I stepped forward and he thrust the catalog into my trembling hands.
"SEE?! They only have it in red and gold. That is for puszies. If I want it, Sgt. Grit needs to have it!"
I promised him that I would bring this to your attention, and he slowly faded into the leather of the sofa and disappeared.
As you can well imagine, this was quite a traumatic experience, and one that I would not care to repeat. He made it quite clear that what he wants is a license plate with:
1. A black background, and
2. The eagle, globe, and anchor, and in silver.
Is there any chance you might be able to locate such an item in the near future? I fear that I'll need to have an answer soon.
Thank you for your consideration -
Note: Cheri and all - the design is now available to order:
Heard Him Scream
This is Nile White the fading Gunner, and this morning I was privileged to be visited by two comrades in arms. Two of the finest equal to any U S combat Marine, two FMF Navy Hospital Corpsmen both close to my age and both also fading also due to the exposure to the chemical Agent Orange. And though a few days early for our Marine Corps Birthday, but in honor of such they brought a taste of the best of the best: for in the days of combat and no booze there was always an enterprising field Doc. With a jug of sick bay alcohol and a chess cloth to refine it and then a triple shot of some un-sweetened grape fruit juice and a shot of that in the freezing tundra of the northern parts of old cold cold Korea would rejuvenate even the dead.
Well as we smacked our lips with just a drop and out of nowhere and as close as my arm stood a Doc named Wentz. A little guy like most Doc so they could hide behind a big old bar toting marine. And he, Doc Wentzy, having made many a four or five man patrol with us to scout the enemy forces on the next hill there along the 38the parallel, well we heard him scream then the sound of a short round from one of our so many short rounds from the artillery valley two or three clicks behind our revetments. And he looked up and said oh h&ll Nile, I am dead and he was for a h&ll of a piece of shrapnel had tore all the way through his body. He was a small dude but we took turns carrying him over our shoulders back to our lines and straight to the tent sick bay. And when we laid him down the company commander for his name is burned into my mind for his dad was the commandant at that time, yes shepherd.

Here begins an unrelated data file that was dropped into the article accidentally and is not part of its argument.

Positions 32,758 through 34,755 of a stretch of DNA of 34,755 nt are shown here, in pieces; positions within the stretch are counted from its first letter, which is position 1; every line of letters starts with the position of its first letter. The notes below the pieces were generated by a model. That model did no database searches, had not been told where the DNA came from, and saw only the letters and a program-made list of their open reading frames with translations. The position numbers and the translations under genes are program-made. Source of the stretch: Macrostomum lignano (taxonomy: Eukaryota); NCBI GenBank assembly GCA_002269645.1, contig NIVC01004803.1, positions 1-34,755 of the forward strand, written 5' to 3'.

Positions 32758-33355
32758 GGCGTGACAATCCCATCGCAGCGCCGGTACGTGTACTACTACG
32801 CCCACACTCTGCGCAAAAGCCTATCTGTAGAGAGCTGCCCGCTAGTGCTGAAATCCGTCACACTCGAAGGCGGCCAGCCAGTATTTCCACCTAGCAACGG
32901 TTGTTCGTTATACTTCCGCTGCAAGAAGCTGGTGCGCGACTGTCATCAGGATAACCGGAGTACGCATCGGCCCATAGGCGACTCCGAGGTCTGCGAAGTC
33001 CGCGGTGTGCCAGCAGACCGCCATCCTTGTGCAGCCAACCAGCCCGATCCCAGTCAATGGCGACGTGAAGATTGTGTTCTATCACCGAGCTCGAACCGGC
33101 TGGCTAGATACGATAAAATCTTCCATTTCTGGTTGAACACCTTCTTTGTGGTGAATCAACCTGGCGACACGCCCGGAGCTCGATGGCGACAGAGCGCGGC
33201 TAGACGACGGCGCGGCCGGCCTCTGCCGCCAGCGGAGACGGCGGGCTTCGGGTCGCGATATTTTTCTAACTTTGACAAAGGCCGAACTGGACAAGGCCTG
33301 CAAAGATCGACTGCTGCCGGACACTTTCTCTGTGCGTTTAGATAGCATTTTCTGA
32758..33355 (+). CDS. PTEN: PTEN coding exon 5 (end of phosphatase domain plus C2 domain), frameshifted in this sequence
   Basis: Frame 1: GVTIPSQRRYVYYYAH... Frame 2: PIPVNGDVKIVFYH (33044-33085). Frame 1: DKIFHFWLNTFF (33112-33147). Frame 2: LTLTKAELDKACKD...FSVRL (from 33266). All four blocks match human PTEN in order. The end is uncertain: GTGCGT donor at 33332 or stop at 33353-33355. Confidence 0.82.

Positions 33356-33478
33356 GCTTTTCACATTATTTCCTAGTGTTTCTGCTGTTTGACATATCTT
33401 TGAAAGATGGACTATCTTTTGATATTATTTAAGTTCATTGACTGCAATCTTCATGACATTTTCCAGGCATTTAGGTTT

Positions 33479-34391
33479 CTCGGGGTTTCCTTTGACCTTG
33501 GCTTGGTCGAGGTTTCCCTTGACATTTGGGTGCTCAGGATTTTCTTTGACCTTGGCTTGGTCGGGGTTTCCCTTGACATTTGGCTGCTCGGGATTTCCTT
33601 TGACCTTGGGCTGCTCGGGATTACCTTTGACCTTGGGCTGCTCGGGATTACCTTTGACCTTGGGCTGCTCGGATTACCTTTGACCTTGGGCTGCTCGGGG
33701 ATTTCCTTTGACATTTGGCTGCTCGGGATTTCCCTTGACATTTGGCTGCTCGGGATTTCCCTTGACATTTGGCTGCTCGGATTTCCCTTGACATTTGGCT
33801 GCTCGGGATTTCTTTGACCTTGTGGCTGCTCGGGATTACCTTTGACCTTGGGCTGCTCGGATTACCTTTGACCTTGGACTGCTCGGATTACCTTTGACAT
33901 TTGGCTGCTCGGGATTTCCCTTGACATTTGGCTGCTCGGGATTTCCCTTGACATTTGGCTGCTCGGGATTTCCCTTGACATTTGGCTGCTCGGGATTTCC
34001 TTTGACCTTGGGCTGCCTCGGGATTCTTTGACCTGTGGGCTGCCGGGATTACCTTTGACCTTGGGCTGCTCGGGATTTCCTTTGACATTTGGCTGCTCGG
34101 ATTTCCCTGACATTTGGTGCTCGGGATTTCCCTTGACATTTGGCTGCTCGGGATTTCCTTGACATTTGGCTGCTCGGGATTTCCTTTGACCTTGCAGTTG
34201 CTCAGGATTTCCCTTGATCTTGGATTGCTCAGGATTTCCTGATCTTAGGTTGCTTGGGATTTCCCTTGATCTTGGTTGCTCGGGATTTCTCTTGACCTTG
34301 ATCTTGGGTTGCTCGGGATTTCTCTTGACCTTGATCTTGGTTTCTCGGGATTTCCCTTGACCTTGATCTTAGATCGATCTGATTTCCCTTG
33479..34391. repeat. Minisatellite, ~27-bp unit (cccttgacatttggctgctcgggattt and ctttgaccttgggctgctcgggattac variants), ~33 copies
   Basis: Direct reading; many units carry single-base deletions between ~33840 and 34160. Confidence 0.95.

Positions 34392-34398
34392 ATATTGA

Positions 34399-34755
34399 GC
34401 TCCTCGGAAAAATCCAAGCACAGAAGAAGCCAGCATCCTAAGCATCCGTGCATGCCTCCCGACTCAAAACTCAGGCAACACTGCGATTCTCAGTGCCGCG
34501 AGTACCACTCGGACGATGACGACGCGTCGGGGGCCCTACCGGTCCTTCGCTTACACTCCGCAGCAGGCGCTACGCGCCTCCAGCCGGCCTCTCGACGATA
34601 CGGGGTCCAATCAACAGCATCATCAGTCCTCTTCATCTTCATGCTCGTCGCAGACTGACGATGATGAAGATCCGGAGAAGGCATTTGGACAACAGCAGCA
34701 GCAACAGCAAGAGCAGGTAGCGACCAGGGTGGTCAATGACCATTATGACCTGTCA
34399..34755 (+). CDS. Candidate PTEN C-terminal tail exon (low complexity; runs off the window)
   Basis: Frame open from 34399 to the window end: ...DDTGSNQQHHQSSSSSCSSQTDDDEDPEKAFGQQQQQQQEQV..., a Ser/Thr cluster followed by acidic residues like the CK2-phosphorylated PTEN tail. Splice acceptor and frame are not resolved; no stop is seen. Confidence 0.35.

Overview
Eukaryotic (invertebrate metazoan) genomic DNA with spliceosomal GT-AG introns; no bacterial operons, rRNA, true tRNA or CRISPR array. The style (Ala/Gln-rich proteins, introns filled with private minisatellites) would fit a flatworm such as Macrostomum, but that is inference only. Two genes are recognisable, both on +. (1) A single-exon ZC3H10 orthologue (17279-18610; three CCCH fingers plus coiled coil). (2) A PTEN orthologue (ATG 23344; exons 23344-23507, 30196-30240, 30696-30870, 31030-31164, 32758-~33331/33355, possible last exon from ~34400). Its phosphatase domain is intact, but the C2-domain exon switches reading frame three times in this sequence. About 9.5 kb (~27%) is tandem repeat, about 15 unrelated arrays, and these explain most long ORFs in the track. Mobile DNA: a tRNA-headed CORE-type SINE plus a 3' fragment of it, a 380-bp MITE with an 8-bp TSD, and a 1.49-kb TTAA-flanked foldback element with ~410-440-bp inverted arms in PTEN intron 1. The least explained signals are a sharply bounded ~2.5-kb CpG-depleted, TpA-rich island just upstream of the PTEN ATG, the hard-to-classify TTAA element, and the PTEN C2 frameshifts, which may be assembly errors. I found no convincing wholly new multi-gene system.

How simple the passing of the palm from my your heart to a man or woman in uniform. There can be no shame is such a gesture, but want to make a heroes day pass him a palms up for sure to all, especially Navy FMF field Docs. This 10 Nov. stand tall by your brother Marines for you are also one of the chosen few. To all Semper fi and especially to you Sgt grit the best thing since a second serving of French toast.
Semper Fi Nile E White de Gunner
They'll Give You the Shirts off Their Backs
The 15th Annual Lt. Gen. Lewis B. "Chesty" Puller Marine Run was held on November 14, 2008. The Marines Corps Detachment ran from Fort Lee, through Puller's hometown of Saluda, and on to Puller's grave site at Christ Church Parish in Virginia. After a ceremony to pay tribute to one of the most decorated Marines ever, they went to the Middlesex County Museum to see Puller's medals and other memorabilia on display.